A TRANSFORMATION on the same scale as the “invention of printing in the 15th century” is the aim of a new “overall digital strategy” for schools.
Undaunted by the fact that 15 previous “digital plans” have left France 24th out of 27 OECD countries in terms of IT use in school, Education Minister Vincent Peillon has drawn up a scheme he says will “tackle digital technology in all its dimensions”.
This will range from “equipment, to connecting, to content and to training of staff”, giving benefits including “a reduction in geographical and social divides”.
The minister said one problem in the past was that good IT training for teachers, so they were comfortable with making use of digital technology in the classroom, had never been well addressed. Nor has the creation of good quality digital classroom content. This was the reason France was lagging behind.
His strategy therefore includes new IT training modules in the revamped teacher training departments that are being launched next year. A new public service for digital education will be set up to oversee the creation of new classroom resources, the setting up of new ways of supporting the pupils and communicating with families etc.
Among the aims will be creating new online services for pupils, parents and teachers from 2013-17, including social networks for teachers to share ideas.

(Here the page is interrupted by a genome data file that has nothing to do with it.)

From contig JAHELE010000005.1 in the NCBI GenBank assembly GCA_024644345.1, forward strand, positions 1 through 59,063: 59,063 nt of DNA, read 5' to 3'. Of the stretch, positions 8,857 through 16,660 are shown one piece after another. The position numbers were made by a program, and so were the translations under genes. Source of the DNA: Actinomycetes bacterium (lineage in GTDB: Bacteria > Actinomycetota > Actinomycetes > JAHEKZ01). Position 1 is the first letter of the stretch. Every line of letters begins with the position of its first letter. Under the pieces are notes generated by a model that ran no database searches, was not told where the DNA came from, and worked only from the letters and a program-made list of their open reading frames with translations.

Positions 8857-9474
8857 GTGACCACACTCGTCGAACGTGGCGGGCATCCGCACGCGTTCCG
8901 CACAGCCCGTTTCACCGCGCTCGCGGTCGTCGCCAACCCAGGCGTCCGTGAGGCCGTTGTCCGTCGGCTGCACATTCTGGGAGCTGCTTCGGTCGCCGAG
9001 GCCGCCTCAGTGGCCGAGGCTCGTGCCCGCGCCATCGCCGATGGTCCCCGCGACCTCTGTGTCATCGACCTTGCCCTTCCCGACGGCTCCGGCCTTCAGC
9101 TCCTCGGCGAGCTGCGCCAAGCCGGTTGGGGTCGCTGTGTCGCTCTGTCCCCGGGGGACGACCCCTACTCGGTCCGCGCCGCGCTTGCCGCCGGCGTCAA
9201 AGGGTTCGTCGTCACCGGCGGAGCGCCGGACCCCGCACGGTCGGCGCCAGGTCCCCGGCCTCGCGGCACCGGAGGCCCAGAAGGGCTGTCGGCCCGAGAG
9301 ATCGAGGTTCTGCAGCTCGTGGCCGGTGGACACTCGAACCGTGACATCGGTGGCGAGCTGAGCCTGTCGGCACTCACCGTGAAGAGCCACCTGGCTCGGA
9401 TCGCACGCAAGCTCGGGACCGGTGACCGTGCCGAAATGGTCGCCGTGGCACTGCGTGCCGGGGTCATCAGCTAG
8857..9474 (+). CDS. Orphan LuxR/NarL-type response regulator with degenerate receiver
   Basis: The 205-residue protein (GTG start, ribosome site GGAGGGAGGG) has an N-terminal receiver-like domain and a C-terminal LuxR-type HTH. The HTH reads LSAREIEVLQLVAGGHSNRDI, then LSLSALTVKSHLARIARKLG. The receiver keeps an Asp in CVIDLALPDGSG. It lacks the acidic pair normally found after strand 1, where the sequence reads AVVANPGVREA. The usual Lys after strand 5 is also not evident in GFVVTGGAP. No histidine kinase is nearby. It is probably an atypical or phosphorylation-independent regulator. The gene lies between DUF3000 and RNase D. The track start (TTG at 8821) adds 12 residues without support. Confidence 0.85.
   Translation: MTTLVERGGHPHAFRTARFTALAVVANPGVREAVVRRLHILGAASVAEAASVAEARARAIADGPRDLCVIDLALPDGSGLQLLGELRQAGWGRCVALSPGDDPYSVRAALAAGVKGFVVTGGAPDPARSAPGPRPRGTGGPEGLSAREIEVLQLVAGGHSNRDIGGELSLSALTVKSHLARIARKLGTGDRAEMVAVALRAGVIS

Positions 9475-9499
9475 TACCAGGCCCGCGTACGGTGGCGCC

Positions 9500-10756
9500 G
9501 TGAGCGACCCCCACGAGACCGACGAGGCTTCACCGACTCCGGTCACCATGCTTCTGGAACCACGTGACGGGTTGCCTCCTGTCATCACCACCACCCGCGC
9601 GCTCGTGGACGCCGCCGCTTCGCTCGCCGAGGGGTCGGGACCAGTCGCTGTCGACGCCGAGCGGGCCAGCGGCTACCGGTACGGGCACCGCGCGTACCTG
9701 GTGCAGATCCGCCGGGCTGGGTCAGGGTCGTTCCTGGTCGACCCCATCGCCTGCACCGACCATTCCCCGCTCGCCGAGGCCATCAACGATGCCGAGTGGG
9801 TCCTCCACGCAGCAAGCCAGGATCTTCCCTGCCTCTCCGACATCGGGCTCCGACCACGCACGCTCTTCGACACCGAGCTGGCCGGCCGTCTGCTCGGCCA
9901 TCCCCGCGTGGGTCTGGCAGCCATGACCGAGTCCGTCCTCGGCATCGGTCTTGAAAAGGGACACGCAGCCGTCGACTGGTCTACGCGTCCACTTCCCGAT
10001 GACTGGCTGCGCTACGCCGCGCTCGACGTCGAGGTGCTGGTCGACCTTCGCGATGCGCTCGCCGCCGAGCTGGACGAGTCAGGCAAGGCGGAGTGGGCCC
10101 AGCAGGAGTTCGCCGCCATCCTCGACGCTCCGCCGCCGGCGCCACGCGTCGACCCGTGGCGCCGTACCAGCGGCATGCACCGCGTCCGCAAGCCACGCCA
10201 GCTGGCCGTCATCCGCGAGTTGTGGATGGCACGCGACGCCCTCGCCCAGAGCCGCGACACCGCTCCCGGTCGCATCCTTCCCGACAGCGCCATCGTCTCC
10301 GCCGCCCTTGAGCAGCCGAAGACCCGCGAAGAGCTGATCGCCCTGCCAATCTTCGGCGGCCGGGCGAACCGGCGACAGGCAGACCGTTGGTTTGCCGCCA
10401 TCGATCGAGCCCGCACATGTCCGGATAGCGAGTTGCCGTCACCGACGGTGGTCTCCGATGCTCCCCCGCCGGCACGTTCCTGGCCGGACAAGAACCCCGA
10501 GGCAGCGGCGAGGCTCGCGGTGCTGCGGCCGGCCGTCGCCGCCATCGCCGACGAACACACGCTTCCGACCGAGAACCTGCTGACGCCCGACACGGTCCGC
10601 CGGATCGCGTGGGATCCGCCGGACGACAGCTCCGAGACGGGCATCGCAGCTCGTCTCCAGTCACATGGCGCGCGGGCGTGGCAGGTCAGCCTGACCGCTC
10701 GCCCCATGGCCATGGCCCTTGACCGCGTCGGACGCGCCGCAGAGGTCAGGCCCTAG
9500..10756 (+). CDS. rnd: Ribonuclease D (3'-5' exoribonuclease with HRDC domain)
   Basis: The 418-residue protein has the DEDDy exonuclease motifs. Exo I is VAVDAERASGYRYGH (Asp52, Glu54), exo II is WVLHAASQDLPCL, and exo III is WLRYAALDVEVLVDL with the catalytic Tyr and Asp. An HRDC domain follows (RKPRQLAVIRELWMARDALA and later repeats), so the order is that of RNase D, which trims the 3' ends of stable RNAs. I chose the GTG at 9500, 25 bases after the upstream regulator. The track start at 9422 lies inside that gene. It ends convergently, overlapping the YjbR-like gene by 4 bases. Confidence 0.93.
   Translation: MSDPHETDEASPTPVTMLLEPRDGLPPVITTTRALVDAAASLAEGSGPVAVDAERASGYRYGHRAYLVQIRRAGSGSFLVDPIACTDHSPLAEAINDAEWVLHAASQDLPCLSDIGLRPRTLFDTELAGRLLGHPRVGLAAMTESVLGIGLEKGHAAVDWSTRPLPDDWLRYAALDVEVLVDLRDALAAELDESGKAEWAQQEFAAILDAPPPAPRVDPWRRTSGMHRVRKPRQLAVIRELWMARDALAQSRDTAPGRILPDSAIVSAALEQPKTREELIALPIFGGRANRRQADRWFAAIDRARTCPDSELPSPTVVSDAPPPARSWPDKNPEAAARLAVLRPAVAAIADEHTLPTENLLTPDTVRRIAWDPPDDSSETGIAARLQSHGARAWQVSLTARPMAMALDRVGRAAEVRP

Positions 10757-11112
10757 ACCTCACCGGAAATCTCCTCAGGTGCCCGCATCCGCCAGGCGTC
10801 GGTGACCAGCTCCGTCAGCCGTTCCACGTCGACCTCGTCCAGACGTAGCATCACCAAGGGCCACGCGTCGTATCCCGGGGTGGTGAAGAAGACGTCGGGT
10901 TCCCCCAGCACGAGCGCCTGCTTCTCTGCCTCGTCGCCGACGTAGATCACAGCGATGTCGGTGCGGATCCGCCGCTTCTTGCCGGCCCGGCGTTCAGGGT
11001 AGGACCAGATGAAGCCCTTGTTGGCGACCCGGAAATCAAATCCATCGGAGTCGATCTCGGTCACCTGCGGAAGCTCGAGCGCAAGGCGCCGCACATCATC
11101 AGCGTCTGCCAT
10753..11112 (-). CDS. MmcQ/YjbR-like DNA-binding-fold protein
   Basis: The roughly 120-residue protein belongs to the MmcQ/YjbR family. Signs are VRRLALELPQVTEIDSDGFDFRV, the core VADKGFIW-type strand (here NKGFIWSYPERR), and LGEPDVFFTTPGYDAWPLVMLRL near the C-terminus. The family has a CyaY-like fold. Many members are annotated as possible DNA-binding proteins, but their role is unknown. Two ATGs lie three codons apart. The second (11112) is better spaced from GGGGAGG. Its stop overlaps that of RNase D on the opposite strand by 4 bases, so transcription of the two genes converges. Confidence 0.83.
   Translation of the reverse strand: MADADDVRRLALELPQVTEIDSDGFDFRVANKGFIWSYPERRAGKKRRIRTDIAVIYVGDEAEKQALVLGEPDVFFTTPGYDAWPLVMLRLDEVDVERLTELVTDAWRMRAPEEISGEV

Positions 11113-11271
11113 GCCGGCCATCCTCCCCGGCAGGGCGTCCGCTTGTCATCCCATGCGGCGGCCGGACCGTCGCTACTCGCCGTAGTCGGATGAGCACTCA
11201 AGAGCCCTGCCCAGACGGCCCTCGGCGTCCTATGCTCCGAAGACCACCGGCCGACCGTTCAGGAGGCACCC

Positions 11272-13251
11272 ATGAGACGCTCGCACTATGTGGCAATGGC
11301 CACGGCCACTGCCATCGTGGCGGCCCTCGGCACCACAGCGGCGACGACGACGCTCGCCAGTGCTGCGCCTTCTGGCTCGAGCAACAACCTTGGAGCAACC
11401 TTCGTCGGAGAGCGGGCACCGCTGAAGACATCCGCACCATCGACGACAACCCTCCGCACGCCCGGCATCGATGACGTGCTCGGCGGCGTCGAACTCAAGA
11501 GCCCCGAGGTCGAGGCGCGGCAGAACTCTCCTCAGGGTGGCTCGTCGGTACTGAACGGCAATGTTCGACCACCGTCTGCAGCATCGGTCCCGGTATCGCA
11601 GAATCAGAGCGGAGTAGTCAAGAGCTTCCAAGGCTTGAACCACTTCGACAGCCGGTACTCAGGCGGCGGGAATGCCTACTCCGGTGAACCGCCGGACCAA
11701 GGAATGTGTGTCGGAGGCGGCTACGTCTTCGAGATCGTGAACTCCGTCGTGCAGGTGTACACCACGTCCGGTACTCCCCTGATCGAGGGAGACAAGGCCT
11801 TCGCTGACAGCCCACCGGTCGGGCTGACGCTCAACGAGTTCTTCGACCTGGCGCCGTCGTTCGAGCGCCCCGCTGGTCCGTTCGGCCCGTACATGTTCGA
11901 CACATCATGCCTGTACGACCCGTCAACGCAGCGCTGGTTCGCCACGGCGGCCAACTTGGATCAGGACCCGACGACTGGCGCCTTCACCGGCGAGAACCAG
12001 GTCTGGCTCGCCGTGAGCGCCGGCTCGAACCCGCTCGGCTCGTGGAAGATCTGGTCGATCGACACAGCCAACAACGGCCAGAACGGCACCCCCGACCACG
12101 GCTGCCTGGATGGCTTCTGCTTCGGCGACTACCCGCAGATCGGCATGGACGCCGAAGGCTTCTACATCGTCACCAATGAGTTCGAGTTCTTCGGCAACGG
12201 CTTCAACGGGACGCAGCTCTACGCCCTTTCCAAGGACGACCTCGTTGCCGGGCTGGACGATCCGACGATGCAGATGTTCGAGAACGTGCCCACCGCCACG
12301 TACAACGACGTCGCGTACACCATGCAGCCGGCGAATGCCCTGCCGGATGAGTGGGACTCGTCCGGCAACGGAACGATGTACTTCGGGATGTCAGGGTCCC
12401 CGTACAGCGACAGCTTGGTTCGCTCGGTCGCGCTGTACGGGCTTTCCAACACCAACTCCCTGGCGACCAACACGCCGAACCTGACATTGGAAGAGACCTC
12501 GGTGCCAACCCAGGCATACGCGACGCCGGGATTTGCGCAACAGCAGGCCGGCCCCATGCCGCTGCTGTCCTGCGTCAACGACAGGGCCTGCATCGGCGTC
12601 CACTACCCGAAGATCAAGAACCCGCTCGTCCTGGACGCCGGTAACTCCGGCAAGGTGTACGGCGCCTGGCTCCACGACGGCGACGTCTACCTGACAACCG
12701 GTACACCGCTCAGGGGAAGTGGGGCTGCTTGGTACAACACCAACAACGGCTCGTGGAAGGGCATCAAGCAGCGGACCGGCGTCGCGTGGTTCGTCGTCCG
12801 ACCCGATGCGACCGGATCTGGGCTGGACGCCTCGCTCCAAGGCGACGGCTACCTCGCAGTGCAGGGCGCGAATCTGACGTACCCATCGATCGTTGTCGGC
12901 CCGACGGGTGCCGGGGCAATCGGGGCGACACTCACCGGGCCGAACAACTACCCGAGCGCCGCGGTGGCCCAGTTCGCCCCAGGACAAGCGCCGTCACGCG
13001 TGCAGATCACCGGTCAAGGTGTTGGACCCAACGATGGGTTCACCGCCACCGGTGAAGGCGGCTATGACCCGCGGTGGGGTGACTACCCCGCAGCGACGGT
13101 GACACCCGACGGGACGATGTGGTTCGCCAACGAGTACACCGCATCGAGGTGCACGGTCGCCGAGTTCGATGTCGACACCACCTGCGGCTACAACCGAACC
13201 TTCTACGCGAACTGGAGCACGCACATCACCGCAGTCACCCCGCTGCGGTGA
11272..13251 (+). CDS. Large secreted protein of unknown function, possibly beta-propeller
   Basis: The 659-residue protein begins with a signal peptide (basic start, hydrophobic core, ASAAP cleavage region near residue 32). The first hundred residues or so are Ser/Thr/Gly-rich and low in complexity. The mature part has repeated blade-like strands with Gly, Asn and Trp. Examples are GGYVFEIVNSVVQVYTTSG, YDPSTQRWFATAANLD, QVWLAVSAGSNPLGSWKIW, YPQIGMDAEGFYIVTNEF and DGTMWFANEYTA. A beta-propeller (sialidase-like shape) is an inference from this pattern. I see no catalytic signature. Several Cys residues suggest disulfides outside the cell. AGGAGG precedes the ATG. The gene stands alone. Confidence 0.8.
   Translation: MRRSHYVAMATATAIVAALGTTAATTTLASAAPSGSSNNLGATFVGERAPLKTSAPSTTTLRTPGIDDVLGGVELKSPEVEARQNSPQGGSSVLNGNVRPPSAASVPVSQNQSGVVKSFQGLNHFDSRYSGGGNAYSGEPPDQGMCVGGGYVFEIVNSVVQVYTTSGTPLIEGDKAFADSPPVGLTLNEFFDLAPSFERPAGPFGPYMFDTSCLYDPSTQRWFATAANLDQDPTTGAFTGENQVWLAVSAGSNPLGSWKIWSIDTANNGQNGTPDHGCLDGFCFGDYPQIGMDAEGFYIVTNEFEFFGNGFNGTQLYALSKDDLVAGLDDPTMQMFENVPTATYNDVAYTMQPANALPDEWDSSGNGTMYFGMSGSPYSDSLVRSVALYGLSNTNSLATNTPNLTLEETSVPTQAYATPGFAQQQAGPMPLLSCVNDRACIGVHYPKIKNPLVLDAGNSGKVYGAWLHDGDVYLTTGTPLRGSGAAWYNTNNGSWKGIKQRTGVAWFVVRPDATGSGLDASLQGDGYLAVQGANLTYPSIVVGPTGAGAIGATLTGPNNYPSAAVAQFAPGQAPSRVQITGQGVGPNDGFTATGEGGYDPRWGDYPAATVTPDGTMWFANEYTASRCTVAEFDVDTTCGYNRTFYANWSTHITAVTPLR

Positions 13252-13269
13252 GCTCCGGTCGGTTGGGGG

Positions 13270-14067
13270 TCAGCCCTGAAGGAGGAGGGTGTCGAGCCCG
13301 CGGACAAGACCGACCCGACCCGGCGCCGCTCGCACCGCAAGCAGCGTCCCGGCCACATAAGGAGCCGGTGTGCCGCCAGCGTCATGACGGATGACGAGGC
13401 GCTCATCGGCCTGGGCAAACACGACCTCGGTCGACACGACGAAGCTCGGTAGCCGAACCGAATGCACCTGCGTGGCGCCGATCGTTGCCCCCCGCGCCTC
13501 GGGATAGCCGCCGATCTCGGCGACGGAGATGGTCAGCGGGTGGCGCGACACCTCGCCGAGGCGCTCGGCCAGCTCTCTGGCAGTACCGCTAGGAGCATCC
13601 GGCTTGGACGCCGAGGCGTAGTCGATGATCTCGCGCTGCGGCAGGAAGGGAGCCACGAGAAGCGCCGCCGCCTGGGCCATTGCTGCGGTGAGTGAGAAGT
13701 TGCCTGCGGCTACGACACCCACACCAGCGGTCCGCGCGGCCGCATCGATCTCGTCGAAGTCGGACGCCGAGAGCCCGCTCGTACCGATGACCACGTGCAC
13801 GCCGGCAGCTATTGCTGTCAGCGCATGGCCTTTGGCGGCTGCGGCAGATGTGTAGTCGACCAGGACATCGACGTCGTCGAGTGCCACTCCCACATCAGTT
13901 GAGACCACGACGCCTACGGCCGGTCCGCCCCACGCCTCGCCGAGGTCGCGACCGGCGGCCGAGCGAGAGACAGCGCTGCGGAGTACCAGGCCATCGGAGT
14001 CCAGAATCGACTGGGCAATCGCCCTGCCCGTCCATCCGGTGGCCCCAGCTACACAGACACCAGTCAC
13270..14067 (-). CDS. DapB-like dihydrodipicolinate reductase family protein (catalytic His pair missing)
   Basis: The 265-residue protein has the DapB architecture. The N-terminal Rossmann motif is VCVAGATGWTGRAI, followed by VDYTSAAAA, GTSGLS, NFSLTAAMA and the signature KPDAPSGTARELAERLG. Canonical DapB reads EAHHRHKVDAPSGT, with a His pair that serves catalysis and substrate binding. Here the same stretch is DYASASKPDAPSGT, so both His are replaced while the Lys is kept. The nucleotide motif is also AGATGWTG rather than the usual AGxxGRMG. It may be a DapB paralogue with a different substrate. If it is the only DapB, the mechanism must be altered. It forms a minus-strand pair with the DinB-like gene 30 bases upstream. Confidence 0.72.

There will be new digital content for learning English, called “English for pupils” and “English for teachers”, a new online tool for learning reading in primary school and animated films highlighting key points from the primary curriculum. There will also be online help for preparing exams and new options for carrying out administrative tasks over the internet.
As a priority, all primary schools should be equipped with espaces numériques de travail - interactive websites for sharing information between home and school. Only a quarter have them so far.
According to the government the measures being organised will help “give everyone a taste for learning”.
The vice-president of the Association des Régions de France, François Bonneau, warned that there is a “growing gap between the place that digital technology has in young people’s lives and in education”.
A recent study on IT in French schools by Rémi Thibert of the Institut Français de l’Education notes that despite 25 years of efforts, IT has yet to have a real impact on teaching practices or on pupils’ success.
Teachers needed to “shake up their approach to teaching a class,” he wrote. “It’s not really something you can do by decree. It’s our whole system, still very disciplinarian, very compartmentalised, that needs to be questioned.”